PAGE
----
This do-file template combines several of the commands explained in earlier examples, and it adds a few. You might want to copy and paste it as a starting point for your programs, at least until you develop your own programming style.
version 13 capture log close log using "path/do-filename.log", replace /* What project this is */
/* What this do-file does */
/* Who wrote it */
/* When you wrote it */
/* Where it is */ clear all set more off use "path/datafilename.dta" *** your commands go here *** log close
1. What does "version 13" mean? Answer.
2. Why close the log at the beginning of the do-file? And what does "capture" do? Answer.
3. What are those comments, like "What this do-file does" doing here? Answer.
4. Why set more off? Answer.
1. Version 13 tells Stata to use its version 13 command interpreter. In the future, when you are running version 14 or later. Even if a command has become obsolete, this do-file will still work, because Stata will switch to the version it was written for.
Why might it be open? If there is an error in the do-file, it will stop running before reaching the end. The last line, log close, will not be executed, and the log will still be open. So, we close it before reopening it.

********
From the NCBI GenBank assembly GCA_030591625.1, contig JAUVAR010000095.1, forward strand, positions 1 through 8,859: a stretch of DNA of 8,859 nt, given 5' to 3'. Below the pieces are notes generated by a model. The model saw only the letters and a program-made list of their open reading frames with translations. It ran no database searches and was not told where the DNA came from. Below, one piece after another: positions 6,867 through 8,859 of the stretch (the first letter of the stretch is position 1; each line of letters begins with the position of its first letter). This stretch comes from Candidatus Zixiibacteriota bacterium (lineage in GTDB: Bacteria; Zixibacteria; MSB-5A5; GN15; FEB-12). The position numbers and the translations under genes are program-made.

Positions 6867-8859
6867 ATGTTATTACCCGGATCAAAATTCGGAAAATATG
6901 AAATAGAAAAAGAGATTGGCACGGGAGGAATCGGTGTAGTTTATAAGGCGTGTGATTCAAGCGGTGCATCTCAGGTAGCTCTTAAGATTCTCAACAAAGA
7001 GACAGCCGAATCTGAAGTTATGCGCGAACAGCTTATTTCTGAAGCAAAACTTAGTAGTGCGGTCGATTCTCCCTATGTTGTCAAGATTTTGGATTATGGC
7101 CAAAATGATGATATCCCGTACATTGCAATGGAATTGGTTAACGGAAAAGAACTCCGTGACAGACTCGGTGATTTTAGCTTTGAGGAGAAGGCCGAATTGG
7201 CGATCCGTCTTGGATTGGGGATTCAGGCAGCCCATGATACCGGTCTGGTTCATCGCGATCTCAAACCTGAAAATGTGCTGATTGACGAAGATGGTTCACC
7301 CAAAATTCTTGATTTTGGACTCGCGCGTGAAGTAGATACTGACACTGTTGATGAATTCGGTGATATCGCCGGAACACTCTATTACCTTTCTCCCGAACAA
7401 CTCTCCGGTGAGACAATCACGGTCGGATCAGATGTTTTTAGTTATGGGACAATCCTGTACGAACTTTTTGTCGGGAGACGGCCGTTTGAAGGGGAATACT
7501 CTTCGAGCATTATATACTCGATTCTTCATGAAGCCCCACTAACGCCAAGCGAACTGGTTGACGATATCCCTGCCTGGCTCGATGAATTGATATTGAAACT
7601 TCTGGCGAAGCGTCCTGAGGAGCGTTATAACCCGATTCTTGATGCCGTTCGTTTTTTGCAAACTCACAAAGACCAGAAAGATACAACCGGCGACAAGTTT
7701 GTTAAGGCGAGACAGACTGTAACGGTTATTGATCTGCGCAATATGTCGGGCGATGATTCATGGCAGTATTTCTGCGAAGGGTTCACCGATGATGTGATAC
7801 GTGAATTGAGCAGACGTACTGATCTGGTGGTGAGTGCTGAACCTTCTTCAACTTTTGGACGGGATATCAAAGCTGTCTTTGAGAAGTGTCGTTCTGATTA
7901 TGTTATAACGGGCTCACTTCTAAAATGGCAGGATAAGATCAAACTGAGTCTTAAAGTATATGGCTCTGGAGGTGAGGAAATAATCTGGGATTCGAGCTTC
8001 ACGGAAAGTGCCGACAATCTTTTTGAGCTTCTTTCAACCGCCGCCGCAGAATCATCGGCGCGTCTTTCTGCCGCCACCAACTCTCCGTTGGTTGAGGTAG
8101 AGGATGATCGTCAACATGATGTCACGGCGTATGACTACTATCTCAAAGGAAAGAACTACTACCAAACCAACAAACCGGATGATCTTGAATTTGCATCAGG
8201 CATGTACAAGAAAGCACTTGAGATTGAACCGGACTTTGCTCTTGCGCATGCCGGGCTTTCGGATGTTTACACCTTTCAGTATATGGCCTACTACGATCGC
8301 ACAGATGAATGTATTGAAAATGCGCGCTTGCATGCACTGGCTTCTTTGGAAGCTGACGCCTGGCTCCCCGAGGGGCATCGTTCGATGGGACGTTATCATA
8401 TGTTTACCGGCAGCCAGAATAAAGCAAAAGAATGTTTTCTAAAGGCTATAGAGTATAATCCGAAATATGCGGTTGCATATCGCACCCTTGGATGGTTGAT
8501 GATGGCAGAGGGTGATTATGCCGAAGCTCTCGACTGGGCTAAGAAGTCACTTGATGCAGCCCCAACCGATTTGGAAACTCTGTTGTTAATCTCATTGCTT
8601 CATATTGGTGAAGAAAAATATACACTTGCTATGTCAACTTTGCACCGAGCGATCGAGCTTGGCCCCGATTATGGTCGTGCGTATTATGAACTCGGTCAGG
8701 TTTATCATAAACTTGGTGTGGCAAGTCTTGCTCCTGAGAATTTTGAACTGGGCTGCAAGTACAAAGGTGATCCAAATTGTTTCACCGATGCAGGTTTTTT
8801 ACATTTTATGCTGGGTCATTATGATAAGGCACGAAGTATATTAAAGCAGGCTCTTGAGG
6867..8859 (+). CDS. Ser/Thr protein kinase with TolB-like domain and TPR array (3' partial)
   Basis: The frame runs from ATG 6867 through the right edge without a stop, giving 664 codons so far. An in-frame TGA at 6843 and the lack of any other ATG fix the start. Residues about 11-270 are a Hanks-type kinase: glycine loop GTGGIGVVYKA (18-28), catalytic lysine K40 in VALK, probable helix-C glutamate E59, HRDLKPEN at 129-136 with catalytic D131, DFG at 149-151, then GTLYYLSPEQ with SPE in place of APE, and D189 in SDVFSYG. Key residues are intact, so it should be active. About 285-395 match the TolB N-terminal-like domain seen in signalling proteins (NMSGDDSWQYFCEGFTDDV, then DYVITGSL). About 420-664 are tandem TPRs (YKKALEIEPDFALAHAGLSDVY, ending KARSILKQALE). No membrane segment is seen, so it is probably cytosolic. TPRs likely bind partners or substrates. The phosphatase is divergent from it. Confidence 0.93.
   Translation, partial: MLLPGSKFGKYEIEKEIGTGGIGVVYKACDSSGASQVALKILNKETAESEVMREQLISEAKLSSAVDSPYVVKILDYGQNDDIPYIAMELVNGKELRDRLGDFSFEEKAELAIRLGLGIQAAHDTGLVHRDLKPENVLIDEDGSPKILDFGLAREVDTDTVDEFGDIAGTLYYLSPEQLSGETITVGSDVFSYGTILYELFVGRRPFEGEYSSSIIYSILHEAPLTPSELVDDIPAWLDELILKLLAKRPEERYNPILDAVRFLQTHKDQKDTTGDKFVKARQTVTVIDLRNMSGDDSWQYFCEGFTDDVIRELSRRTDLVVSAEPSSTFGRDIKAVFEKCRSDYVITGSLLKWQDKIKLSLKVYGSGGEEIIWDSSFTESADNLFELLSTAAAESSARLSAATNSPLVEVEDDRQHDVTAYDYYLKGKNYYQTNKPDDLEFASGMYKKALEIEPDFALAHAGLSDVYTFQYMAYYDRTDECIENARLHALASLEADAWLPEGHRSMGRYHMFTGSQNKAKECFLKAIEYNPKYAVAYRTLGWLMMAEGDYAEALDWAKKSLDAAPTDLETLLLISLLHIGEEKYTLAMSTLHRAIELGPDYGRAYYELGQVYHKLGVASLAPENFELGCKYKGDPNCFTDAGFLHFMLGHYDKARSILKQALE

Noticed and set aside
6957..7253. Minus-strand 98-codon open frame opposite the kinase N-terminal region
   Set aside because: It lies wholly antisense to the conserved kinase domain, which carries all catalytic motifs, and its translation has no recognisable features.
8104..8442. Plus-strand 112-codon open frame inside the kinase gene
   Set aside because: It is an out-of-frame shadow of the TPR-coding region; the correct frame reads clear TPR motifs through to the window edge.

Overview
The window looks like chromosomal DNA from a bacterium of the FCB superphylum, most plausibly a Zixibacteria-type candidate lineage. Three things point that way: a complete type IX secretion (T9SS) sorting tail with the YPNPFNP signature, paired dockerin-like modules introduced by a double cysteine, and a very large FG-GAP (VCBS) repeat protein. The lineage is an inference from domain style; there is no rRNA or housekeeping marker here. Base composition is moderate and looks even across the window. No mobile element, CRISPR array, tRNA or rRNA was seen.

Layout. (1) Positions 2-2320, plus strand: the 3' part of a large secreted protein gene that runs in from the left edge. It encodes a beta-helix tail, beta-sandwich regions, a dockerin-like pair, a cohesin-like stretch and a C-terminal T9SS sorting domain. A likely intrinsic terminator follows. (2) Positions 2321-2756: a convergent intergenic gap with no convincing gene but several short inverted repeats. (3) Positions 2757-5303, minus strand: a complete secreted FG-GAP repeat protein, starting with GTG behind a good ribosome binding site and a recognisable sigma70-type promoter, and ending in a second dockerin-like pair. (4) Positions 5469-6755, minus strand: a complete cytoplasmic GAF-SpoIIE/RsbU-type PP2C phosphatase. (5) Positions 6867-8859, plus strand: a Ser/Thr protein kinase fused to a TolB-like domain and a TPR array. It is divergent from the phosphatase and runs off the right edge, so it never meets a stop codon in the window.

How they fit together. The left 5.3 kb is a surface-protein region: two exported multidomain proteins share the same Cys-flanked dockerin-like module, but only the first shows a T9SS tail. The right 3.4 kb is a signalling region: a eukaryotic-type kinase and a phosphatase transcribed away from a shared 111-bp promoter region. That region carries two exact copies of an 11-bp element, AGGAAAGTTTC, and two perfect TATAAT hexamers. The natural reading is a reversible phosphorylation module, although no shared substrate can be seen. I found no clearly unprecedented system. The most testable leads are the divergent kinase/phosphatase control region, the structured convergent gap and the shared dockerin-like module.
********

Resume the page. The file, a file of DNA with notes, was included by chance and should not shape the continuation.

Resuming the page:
Capture is there to intercept an error message and allow the do-file to continue. If the log did close, or you closed it outside the do-file, the log close command would cause an error. Capture gets past any error the log close command might generate.
Why do this? We do not have to. We could just remember to close the log each time our do-file ends prematurely. But, I would rather not have to think about it, so I put "capture log close" at the beginning.
The log command is covered in the first example.
3. The comments are my not-very-subtle plea for documentation. If you document your do-files, you or the person who inherits your do-files on a long-term project, will have a good chance of understanding what they do. The more information you put here, the better chance everyone will have of understanding them later.
4. The set more off command tells Stata not to stop scrolling and display --more--. You typically want to execute a do-file, once you've debugged it, straight through from start to finish. If you set more off, it will keep scrolling even if a command fills a screen and would normally pause.